COVID-19 didn’t only bring infection
In an, Tina L. Cheng, MD, of Johns Hopkins University, Baltimore, and her daughter Alison M. Conca-Cheng, a medical student at Brown University, Providence, R.I., remarked that the study’s findings were consistent with that found “4 in 10 Americans reported that it has become more common since COVID-19 for people to express racist views about Asian Americans,” and also described an increase in complaints of discriminatory experiences by Asian Americans.
In this context, a link to poor mental health “should be no surprise,” Dr. Cheng and Ms. Conca-Cheng argued, and urged pediatricians to consult the American Academy of Pediatrics’ 2019on racism and on child and adolescent health. “It calls for us to optimize clinical practice, improve workforce development and professional education, strengthen research, and deploy systems through community engagement, advocacy, and public policy.”
, MD, a child and adolescent psychiatrist and associate professor of psychiatry and pediatrics at the University of Vermont, Burlington, called the study’s main points “clear and disturbing.”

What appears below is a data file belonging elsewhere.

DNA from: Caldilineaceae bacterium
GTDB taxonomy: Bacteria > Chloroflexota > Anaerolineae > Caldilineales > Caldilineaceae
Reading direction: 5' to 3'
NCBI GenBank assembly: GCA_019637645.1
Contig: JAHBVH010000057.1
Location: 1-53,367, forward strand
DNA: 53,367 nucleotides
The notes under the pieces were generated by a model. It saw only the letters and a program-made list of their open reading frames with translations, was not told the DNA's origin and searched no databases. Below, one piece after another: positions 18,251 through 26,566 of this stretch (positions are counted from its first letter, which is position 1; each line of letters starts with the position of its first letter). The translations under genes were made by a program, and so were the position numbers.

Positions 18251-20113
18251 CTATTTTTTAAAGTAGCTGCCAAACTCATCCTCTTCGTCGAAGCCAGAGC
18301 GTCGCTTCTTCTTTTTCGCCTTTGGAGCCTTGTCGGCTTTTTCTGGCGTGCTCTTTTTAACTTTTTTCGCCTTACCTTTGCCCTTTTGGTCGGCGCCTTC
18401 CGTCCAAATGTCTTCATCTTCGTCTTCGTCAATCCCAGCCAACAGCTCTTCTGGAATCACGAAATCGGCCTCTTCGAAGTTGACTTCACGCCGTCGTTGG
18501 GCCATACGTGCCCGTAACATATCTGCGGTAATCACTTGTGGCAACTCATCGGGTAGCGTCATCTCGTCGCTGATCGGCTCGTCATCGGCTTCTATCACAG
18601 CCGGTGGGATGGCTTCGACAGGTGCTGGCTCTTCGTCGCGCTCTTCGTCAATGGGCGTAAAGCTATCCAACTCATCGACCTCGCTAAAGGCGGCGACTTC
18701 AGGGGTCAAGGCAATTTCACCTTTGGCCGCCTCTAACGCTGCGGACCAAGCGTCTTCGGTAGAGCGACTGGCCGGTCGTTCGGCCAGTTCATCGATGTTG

“While it is difficult to find much in the way here of a silver lining, these alarming reports have helped people working in health care and mental health to understand racism as another form of trauma and abuse which, like other types, can have real negative effects on health,” Dr. Rettew said in an interview. “The more we as mental health professions ask about racism and offer resources for people who have experienced it, just as we would people who have endured other types of trauma, the more we can help people heal. That said, it would be better just to stop this from happening in the first place.”
Dr. Cheah and colleagues’ study was supported by a National Science Foundation grant. The investigators disclosed no conflicts of interest. Dr. Cheng and Ms. Conca-Cheng disclosed no financial conflicts of interest related to their editorial. Dr. Rettew said he had no relevant financial disclosures.